#3. Tech Marketers Struggle to Integrate Customer Data and Analytics
Despite the explosion of AI, Predictive Analytics, and Big Data, survey results suggest that spending on analytics as a % of total marketing budget has not changed significantly over the last 6 years (Tech respondents averaged 7.3% in the August 2018 survey). Marketers appear to be behind on tapping into this reserve of potential value.
In fact, only 4 in 10 marketing projects use analytics before approving investment and 1/3 of Tech respondents believe that marketing analytics contributed to their performance “not at all” or only slightly. It’s very unlikely that analytics fails to offer value…and much more likely that CMO’s teams lack the knowledge or skills to tap into valuable insights.
See how leaders are instrumenting marketing analytics efforts to measure “Return on Marketing Analytics”
As an example, over 50% of Tech respondents rated their ability to integrate customer information effectively into marketing programs below average. Worse, only 3% of respondents felt they were “very effectively” doing this. It’s an understatement to say there’s room for improvement.
Most Tech CMOs do appear to realize that they must close this gap. Almost 50% believe that they lack people who can link analytics to marketing practices. As such, future hiring needs around Data Science is the #1 competency gap identified — 37% indicated it’s their primary or second most important need, which is 10 points higher than the average across all respondents (Tech and non-Tech).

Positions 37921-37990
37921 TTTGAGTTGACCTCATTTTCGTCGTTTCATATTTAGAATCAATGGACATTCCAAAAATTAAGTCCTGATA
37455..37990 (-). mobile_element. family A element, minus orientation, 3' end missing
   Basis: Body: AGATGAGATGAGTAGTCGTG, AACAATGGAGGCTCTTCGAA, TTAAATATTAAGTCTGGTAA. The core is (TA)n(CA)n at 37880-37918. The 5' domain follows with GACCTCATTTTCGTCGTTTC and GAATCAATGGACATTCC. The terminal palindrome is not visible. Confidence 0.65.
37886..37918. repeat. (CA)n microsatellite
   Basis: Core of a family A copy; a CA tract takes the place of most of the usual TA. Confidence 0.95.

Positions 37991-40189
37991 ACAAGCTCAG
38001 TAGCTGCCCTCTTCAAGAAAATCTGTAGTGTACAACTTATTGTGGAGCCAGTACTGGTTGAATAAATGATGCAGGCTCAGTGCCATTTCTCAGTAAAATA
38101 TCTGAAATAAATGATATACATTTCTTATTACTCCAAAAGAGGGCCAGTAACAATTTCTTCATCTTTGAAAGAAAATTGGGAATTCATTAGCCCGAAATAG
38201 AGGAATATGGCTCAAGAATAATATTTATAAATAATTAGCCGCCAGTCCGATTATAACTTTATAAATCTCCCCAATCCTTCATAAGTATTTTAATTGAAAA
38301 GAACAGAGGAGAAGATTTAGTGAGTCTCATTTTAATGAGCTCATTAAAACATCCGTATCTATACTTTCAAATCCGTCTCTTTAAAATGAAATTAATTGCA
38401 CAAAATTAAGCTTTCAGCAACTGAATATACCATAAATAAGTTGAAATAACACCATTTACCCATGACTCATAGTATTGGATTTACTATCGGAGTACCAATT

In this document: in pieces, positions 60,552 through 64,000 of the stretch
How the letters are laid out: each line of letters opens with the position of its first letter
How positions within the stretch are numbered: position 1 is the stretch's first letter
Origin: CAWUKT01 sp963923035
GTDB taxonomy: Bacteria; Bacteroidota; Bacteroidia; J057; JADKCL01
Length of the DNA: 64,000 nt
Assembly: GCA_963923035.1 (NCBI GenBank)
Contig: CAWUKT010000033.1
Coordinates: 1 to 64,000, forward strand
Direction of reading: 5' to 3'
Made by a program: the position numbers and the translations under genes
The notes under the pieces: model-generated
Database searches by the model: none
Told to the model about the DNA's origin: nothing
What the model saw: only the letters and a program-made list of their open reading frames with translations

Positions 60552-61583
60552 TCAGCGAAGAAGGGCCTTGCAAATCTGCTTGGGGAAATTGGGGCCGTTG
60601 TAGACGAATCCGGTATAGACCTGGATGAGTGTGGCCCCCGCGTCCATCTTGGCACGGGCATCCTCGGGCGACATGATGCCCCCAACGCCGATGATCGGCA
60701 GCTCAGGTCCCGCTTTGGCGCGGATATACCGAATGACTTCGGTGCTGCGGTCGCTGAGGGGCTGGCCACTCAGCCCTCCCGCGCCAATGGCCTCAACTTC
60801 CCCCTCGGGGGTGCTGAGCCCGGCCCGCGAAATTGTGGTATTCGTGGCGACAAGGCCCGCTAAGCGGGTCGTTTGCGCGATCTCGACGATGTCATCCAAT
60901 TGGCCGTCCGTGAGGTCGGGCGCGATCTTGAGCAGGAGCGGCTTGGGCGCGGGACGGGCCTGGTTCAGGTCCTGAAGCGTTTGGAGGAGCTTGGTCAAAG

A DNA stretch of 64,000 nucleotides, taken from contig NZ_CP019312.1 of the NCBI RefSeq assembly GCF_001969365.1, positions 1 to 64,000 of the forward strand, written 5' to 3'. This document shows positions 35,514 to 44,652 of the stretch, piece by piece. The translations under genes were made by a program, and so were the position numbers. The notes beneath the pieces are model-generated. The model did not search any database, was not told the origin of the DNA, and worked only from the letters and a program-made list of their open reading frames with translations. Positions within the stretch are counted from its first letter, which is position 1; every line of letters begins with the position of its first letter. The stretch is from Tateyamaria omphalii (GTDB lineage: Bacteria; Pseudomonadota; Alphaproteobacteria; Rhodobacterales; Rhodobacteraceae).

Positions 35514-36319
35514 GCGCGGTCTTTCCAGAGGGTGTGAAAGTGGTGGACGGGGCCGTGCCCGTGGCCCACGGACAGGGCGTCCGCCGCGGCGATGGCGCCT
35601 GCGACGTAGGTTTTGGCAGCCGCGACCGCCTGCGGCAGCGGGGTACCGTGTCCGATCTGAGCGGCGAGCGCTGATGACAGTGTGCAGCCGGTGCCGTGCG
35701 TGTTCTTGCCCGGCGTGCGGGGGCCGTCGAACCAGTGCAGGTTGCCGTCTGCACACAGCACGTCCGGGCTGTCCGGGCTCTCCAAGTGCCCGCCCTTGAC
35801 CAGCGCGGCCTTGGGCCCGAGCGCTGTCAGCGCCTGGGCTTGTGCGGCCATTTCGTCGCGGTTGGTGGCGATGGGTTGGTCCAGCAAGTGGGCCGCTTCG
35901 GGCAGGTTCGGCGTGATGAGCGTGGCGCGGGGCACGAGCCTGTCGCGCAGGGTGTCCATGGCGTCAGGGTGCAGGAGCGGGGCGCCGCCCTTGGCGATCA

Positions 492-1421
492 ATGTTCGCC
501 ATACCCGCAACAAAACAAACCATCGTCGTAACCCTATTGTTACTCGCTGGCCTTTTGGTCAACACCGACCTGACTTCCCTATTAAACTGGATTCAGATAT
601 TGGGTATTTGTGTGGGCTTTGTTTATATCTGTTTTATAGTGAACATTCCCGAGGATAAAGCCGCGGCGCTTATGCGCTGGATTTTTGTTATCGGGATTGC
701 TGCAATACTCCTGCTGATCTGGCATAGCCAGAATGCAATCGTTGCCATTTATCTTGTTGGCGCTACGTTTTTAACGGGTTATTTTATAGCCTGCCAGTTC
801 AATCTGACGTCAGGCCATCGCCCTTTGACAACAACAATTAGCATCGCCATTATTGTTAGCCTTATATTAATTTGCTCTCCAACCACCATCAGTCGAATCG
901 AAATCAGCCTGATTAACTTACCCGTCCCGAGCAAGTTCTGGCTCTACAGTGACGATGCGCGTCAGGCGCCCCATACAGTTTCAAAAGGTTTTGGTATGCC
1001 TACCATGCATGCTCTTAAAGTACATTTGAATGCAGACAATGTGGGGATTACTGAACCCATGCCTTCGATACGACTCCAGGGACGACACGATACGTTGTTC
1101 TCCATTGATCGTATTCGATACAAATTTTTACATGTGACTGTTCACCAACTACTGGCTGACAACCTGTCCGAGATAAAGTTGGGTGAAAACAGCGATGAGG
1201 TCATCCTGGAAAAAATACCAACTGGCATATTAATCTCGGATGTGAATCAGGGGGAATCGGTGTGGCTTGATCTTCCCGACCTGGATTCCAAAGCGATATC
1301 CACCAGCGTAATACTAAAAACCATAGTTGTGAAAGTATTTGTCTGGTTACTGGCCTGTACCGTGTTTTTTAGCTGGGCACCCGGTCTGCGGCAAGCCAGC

#4. Yes, Innovation is Your Responsibility
Marketing budgets at most tech companies are a sizable business expense, 9.7% of Tech firms’ revenues on average. That’s $97 million for every $1 billion in revenue, so expectations are high for ROI.
On top of that, constant change seems to be the only constant in this industry. 41% believe their company’s marketing strategy will be substantially different in five years, and yet less than one-in-five Tech CMO’s indicated that “Innovation” was a primary responsibly of marketing. Three-quarters of respondents already feel pressure from their CEO or Board to prove the value of marketing, and almost 60% see that pressure increasing.
If Marketers don’t lead that substantial strategic change, mainly with deeper customer analytics, stronger skill sets based on best practices, and advanced digital marketing activities, the CEO may be finding someone else to deliver that innovation.
In summary, Technology CMOs, like their peers in most industries surveyed, expect to increase their investments—but they must do so not just in technology tools, but in repeatable processes and skill sets that truly deliver better go-to-market innovation and performance.
What lies ahead for Tech marketers is an exciting path where generating more and more intelligence on customer needs and more quickly engaging buyers with go-to-market programs can deliver exceptional marketing-fueled growth…and the ROI to not only defend, but to grow budgets year-over-year.